Circular and digital transformations 'key' to enabling business growth

A growth in circular innovation and digital transformation are the "keys to a more sustainable future" that is currently being hindered by businesses that still view sustainability as an "add on" that requires additional resources and finances.

Vyvyan noted that a successful corporate strategy relied on embedding sustainability into day-to-day situations, the same way that a company would for employee engagement and satisfaction

Vyvyan noted that a successful corporate strategy relied on embedding sustainability into day-to-day situations, the same way that a company would for employee engagement and satisfaction

That is the view of Dell’s senior vice president for UK & Ireland commercial business Claire Vyvyan, who believes that integrating sustainability into a core business strategy is a necessity to alleviating global issues, inspiring staff and building a reputable brand.

Speaking to edie ahead of her appearance at this month’s Sustainability Leaders Forum (24 -25 January) in London, Vyvyan explained how Dell is harnessing new technologies and circular solutions to tackle the amount of plastics seeping into waterways, which has gained mainstream attention following the recent Blue Planet II television series.

“From the beginning, Dell has been a leader in designing products with the whole lifecycle in mind – emphasising reuse, repair and recyclability as well as smart material choices and easy recycling options for our customers. Our work with closed-loop plastics is a great example of these areas working together,” Vyvyan said.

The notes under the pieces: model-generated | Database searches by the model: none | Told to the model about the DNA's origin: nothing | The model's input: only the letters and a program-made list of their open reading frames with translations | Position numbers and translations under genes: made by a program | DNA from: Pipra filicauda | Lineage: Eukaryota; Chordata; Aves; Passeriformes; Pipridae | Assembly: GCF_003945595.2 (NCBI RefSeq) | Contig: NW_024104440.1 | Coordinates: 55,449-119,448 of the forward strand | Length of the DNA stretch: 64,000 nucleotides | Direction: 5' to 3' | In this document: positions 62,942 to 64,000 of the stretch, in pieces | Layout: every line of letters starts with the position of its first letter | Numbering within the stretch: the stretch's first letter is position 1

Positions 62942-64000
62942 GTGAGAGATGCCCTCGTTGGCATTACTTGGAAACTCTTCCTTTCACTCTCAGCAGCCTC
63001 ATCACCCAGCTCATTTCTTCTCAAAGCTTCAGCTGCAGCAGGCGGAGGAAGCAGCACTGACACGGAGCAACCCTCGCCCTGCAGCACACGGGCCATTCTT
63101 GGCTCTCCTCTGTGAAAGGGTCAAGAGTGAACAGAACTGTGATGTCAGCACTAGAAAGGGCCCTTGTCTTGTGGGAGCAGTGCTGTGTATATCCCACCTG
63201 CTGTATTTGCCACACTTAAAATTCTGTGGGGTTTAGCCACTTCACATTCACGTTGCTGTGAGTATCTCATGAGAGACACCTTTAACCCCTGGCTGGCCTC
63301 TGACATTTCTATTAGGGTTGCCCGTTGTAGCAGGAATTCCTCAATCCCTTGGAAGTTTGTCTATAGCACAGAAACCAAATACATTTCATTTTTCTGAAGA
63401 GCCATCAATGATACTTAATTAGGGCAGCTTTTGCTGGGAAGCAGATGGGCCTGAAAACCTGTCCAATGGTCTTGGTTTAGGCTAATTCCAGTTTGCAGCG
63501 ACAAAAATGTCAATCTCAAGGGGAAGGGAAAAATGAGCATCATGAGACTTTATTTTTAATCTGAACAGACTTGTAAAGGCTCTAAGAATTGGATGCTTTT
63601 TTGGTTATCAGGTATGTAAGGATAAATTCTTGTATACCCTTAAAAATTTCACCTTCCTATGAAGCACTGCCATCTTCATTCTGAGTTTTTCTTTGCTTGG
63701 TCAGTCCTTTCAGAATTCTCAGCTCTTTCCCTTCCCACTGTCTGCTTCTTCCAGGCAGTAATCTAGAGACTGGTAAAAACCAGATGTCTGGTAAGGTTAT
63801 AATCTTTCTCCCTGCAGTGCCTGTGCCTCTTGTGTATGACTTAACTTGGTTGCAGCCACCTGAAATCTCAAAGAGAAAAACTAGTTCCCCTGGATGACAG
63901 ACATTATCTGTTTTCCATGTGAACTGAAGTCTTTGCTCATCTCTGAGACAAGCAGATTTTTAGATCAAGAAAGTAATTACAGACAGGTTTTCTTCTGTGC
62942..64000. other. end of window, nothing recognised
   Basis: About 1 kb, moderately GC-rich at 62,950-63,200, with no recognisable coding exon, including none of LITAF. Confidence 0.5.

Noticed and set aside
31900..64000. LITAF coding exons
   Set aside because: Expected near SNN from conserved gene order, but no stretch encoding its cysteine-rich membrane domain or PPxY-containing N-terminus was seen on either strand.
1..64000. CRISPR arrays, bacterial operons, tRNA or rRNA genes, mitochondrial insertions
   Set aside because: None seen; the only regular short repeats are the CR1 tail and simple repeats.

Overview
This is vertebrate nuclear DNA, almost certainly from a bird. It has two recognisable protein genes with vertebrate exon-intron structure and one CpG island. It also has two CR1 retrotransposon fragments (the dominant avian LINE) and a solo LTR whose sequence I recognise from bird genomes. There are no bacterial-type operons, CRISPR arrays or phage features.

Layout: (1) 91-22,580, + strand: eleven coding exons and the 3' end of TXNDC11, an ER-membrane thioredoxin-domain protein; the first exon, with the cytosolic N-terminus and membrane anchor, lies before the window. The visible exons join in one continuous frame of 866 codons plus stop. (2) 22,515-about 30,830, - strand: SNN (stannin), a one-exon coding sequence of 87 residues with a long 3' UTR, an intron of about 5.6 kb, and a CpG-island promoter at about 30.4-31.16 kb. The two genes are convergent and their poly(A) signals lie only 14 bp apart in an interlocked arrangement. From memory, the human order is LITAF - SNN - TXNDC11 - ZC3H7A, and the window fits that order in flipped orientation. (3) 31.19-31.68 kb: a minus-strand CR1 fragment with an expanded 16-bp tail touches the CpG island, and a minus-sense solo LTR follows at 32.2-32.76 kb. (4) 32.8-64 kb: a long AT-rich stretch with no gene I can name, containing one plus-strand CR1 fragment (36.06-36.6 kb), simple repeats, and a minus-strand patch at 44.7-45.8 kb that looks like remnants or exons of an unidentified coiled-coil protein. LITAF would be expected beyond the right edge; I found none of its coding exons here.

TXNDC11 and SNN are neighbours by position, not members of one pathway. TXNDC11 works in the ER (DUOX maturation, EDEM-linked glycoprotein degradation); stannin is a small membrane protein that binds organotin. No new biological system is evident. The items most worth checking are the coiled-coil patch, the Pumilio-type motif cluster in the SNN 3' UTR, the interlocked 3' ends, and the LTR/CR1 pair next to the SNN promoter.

“In short, we believe that circular innovation and digital transformation are the keys to a more sustainable future. At Dell, we see the huge opportunities offered by embracing digital solutions – offering better quality of life for people and a more efficient use of natural resources, and we are constantly looking at the solutions we offer to drive innovative ways to meet not only business objectives, but our sustainable goals as well.”

The computer firm has been leading a timely revolution against plastic waste, which is seeping into the oceans at an alarming rate. With the Ellen MacArthur Foundation predicting that there will be more plastic than fish by weight in the oceans by 2050, Dell has teamed with other companies to turn this waste stream into a resource.